How do we make the swing and get consumers to start cellaring more Canadian wine? It is going to take a lot of education and for producers to be confident and stand behind the ageability of their wines. It is too much to expect the producers to hold back the wine themselves for release at a later date (although a few places are doing this) as cash flow is always an issue and storage space at a premium. To have four, five or six vintages at different stages of their life in the cellar would cost a fortune.

The answer could be to follow the Bordeaux model and essentially sell futures to maintain cash flow, but it will take the market a while to have enough confidence in the wines for this to become a reality.

The best white grape varieties for ageing seem to be riesling and chardonnay, although chardonnay’s lifespan is shorter. Chardonnay becomes nutty, rich and soft while riesling can stay fresh for decades adding baking spice and petrol notes to all the citrus and tree fruit intensity.

Burrowing Owl Cabernet Sauvignon 2010Nichol Vineyards Syrah 2010For reds we have pinot noir, syrah and the Bordeaux varieties and blends. Merlot, known in most of the world as a soft, mellow wine is much more structured and capable of ageing as a stand-alone variety from the Okanagan and Similkameen Valleys. Bordeaux blends, after a few years, start to soften in texture and complex secondary flavours start to emerge while the often overzealous tannins melt away. Pinot Noir can become amazingly gamy, earthy and full of spice while the meaty and peppery notes in syrah develop layers and layers of complexity.

When you look at the price of Canadian wines they also look like a pretty good bargain compared with other international wines that are capable of improving for a decade or more. A $35 Canadian red blend will often outperform $35 Bordeaux or other similarly priced wines from around the world.

Successful Examples of Aged Canadian Wines

Some of the successfully aged Canadian wines I’ve been lucky enough to have in the cellar or taste include a 1994 Syrah from Nichol Vineyards tasted at 16 years old. It still had life and was amazingly complex. The current vintage, 2010, should age quite well too.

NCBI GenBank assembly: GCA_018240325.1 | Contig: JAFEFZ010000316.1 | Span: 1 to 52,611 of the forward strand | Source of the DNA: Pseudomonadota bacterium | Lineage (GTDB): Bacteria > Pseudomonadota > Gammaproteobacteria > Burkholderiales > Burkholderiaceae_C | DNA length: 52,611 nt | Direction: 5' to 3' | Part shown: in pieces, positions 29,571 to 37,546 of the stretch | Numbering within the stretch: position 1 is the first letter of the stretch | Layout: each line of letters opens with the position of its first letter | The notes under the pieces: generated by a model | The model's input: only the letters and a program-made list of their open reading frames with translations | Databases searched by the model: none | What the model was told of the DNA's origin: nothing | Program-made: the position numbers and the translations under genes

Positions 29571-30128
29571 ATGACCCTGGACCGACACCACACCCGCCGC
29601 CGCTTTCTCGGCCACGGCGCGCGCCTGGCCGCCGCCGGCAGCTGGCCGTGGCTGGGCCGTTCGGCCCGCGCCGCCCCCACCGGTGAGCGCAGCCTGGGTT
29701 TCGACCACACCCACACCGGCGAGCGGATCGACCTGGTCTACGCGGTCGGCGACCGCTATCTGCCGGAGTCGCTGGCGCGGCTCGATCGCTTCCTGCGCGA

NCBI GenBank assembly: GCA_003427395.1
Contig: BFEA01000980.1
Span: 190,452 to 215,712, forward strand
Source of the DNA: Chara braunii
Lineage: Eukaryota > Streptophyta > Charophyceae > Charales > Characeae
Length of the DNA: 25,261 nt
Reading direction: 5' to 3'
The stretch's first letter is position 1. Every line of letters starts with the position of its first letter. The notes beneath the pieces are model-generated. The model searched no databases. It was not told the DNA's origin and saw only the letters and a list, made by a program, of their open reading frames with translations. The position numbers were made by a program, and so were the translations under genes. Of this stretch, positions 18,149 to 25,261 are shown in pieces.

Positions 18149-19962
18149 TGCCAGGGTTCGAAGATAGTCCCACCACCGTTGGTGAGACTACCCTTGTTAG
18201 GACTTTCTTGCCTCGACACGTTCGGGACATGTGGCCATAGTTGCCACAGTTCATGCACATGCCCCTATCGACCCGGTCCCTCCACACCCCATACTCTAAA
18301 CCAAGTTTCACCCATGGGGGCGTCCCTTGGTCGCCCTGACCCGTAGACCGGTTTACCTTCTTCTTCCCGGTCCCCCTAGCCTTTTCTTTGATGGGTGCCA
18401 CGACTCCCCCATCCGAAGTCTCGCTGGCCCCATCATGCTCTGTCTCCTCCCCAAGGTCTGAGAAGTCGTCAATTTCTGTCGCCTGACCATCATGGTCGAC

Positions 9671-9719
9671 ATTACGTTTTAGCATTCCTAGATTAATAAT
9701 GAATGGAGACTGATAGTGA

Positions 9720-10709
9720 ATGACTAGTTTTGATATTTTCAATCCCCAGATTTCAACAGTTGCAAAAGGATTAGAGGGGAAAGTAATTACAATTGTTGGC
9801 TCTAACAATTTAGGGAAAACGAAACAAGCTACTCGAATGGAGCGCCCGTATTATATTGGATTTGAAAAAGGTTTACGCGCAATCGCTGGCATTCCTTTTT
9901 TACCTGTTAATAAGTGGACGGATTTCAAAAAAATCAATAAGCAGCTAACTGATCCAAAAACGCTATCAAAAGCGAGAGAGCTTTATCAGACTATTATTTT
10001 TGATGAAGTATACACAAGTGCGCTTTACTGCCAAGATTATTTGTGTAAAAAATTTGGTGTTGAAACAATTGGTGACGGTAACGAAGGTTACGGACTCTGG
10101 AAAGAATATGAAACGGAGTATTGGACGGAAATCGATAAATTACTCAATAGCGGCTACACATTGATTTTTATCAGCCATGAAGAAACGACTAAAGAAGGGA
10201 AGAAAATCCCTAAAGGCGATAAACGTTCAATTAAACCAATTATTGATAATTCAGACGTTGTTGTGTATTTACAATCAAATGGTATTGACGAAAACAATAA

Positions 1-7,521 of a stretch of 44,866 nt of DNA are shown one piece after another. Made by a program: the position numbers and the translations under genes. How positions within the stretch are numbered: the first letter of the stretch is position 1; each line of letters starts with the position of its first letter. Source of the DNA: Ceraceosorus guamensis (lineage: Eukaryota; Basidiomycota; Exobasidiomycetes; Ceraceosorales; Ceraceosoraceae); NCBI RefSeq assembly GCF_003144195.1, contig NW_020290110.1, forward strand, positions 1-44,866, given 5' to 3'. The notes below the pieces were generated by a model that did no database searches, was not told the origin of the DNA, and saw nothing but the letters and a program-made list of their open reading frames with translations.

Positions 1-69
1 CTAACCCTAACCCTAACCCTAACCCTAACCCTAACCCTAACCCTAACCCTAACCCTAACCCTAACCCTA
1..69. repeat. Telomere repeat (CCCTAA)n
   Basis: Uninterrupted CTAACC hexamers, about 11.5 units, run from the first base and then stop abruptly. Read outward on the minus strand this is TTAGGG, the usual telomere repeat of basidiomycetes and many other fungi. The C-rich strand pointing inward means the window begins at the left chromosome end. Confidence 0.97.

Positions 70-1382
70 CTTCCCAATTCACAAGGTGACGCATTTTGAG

Blue Mountain Pinot Noir 2011Blue Mountain Pinot Noir Reserve 2010Tasting the aforementioned Burrowing Owl 1998 Cabernet Sauvignon at 10 years of age was quite a bizarre experience as there were no signs yet of any age. The 2010 might not be quite as concentrated but should open up nicely in 6-8 years.

Even many of the less expensive Cabernet-Merlot or Merlot wines have aged favourably. Recent positive experiences with a 1996 Mission Hill Merlot at 17 years of age showed a nice, complex meaty, vegemity, spicy wine still with lots of flavour.

Pinot Noir, not surprisingly due to its crisp acidity and flavour concentration, ages very well from Canada. Old examples of Blue Mountain Pinot Noir in both the regular and reserve tier have been delicious at 10 years of age. The 2011 Pinot Noir and 2010 Reserve Pinot Noir are both very good candidates for the cellar.

A 1991 Henry of Pelham Riesling tasted just this year was very developed but still had honeyed fruit, richness and spice and was drinking beautifully.

Summerhill Cipes Ariel 1998Sumac Ridge Steller's Jay Brut Sparkling Wine 2008Sparkling wine seems a natural candidate for ageing as grapes are picked early and with high acidity. Recent tasting of older vintages (1997/1998) of Sumac Ridge Steller’s Jay Brut has shown they get more interesting over time. The 2007 and current 2008 may well do the same. Summerhill only recently released a 1998 Cipes Ariel. This enigma of a wine always receives mixed reviews but when a fresher bottle is uncorked it has endless complexity and plenty of the goût anglais for those who appreciate that style.

Quails’ Gate Stewart Family Reserve Chardonnay 2011There has been the odd anomaly too. A Quails’ Gate Family Reserve 1994 Chardonnay tasted at 14 years old was still holding on nicely. This wine had been rated highly in its youth and outlived the expectations of most chardonnays in the world. The current 2011 Stewart Family Reserve is excellent and has the intensity and acidity to age.

I could go on and on with all the positive experiences drinking older Canadian wines. There really is something unique about the structure that comes from the unique growing conditions, matched nowhere else in the world. I think it is time for people to embrace that these wines age well, producers should now be confident in recommending cellaring and consumers should start putting bottles away to experience the best of what Canadian wines have to offer.

Cheers!

Rhys Pender, MW

Editors Note: You can find Rhys Pender’s complete reviews by clicking on any of the wine names or bottle images. Paid subscribers to WineAlign see all critics reviews immediately. Non-paid users wait 30 days to see new reviews. Membership has its privileges; like first access to great wines!

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Coldstream Hills Pinot Noir 2008